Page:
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Canon EOS Crop Sensor for HD
APS-C sensor cameras including the 80D, 70D, 7D Mk. II, 7D, EOS M and Rebel models for HD video recording.


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Old August 9th, 2010, 01:27 AM   #16
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Originally Posted by Sam Tansey View Post
By electronic, I did mean analogue, ie it sends more power to blue channel, that is what it sounds like your saying when you say it increases the gain. Im not an expert on audio visual electronics but I have always thought of Gain is an analogue process. If it is the case that WB adjusts the sensor gain on different light channels, then it would make sense even when shooting raw to try and get close to neutral.
Gain can be applied digitally, or analog. In our modern cameras, it's done digitally, but the end result is exactly the same.

The thing about RAW is that the data is captured in the signal path BEFORE gain is applied. So it doesn't matter how you white balance.

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Originally Posted by Sam Tansey View Post
Many people using these camera's (probably most people) and by the sounds of it this includes the OP are using it to shoot live events where they have very limited control over the color of the light. Personally I bought the camera to shoot live music, others might be shooting weddings etc. In these circumstances the live lighting and how it looks to the naked eye is far more important (if controlled at all) then how it will be recorded. We just have to work with it and use our cameras in a way that gives the best results.
I think I might argue your point. At least for video. The Canon cameras are really quite poor live event cameras. They overheat, they cannot record much beyond 12 minutes at a time, they have poor audio capability. If I were shooting live events, I might use one as a B-Camera, but almost certainly I wouldn't use it as my primary tool. However, for narrative work, they are far more ideally suited. Takes rarely run past 3 minutes, overheating isn't really too much of a problem, audio is generally being recorded off-camera, etc. It's very much a mirror of a film camera workflow.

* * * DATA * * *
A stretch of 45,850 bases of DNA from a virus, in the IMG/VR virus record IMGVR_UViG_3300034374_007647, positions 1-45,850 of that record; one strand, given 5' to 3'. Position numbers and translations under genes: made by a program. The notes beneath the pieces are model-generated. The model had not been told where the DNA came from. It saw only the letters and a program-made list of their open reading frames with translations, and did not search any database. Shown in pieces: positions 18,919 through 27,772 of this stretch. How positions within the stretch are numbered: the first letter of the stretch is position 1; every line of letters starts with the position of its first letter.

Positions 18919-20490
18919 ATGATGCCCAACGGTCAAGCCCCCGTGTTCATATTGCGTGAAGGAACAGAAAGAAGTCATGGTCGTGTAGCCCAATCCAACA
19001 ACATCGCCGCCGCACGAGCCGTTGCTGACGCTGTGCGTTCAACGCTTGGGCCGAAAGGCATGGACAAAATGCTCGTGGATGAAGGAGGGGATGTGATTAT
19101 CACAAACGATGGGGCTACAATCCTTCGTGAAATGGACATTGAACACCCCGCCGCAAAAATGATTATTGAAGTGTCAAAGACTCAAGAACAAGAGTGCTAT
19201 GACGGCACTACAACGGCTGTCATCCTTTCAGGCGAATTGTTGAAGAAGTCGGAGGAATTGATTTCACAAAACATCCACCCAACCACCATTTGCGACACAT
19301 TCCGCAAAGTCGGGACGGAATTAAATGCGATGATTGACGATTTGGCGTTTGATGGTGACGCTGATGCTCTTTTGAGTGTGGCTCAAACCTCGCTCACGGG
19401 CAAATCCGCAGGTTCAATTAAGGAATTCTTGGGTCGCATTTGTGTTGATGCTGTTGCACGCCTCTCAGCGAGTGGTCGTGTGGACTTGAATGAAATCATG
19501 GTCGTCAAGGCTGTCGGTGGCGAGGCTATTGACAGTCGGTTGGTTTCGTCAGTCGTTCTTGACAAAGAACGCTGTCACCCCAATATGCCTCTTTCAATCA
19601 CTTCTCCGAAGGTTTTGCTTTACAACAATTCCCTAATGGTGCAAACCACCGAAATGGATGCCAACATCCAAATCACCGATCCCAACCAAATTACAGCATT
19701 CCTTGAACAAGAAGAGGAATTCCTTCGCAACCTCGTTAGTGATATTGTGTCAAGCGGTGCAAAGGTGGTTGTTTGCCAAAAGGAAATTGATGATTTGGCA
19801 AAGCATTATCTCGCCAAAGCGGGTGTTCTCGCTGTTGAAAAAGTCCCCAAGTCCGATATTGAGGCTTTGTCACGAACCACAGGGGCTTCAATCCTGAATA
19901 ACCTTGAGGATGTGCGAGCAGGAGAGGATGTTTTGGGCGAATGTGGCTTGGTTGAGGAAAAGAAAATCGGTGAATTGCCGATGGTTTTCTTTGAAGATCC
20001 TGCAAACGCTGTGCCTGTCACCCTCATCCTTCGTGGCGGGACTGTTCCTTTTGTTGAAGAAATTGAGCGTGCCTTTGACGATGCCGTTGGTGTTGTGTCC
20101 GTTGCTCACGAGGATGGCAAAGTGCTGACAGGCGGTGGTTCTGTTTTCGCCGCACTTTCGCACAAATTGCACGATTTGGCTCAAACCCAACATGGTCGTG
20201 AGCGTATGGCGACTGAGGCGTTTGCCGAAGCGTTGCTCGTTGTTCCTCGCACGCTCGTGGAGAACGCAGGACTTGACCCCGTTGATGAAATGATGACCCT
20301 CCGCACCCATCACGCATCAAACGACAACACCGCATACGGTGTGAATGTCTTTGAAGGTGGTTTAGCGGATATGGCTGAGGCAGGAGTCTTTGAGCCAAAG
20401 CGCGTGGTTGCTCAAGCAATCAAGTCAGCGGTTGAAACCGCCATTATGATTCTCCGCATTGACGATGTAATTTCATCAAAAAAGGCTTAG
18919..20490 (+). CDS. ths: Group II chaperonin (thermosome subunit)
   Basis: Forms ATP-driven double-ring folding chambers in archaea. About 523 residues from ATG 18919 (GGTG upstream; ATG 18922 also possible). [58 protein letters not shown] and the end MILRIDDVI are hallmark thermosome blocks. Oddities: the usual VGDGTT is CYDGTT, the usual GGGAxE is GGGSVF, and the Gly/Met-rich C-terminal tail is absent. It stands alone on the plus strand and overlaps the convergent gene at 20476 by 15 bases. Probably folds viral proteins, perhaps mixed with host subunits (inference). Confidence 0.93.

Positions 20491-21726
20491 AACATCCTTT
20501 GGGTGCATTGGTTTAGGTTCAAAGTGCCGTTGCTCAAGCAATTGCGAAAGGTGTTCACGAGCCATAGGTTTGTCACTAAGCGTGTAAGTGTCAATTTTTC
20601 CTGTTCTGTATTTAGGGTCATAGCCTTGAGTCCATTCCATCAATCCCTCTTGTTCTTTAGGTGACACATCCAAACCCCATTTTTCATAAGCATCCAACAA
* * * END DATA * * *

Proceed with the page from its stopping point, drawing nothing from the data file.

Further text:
If someone IS using these as a live event camera, then I'd do a custom white balance, leave the camera on Neutral or Faithful, and just have at it.
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Old August 9th, 2010, 01:59 AM   #17
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Could some body tell me how to get on the color presets in video mode or can this only be done in camera mode,personaly i prefer awb to custom on mine but i have not found out the presets yet despite ogling the manual,sad i know
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Old August 9th, 2010, 02:11 AM   #18
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Perrone,

I think I understand your point, but don't you end up having to apply gain (greater or less than unity) to the various channels to white balance the final grade anyway? I would think that applying that gain in the 14-bit domain in the camera, and maximizing the information in the 8-bit signal would be the way to go. Sure, it's all digital, but working in the 14-bit domain is a lot closer to analog than the 8-bit domain.

The other aspect has to do with maximizing dynamic range. If you have a gain mismatch before the 8-bit encoder, it's possible that you will clip the hot channel (if saturated) and/or deliver too few bits from the cold channel (especially if there is low saturation.) Again, I want to multiply the 14-bit data to maximize the information from the 8-bit output.

In any case, I really like the results when applying a small amount of noise reduction to the final signal in 32-bits float, and then grading immediately, while still in 32-bits. It doesn't give color accuracy that a raw photo can provide, but it does result in nice, smooth gradients.

I'll have to do some tests in blue and red light. BTW, using a blue filter in a tungsten environment is probably not the way to go, unless it's really bright. It would be possible that a blue filter would just mean more gain in all of the channels, rather than just the blue channel. But given enough light, a blue filter could be a nice trick.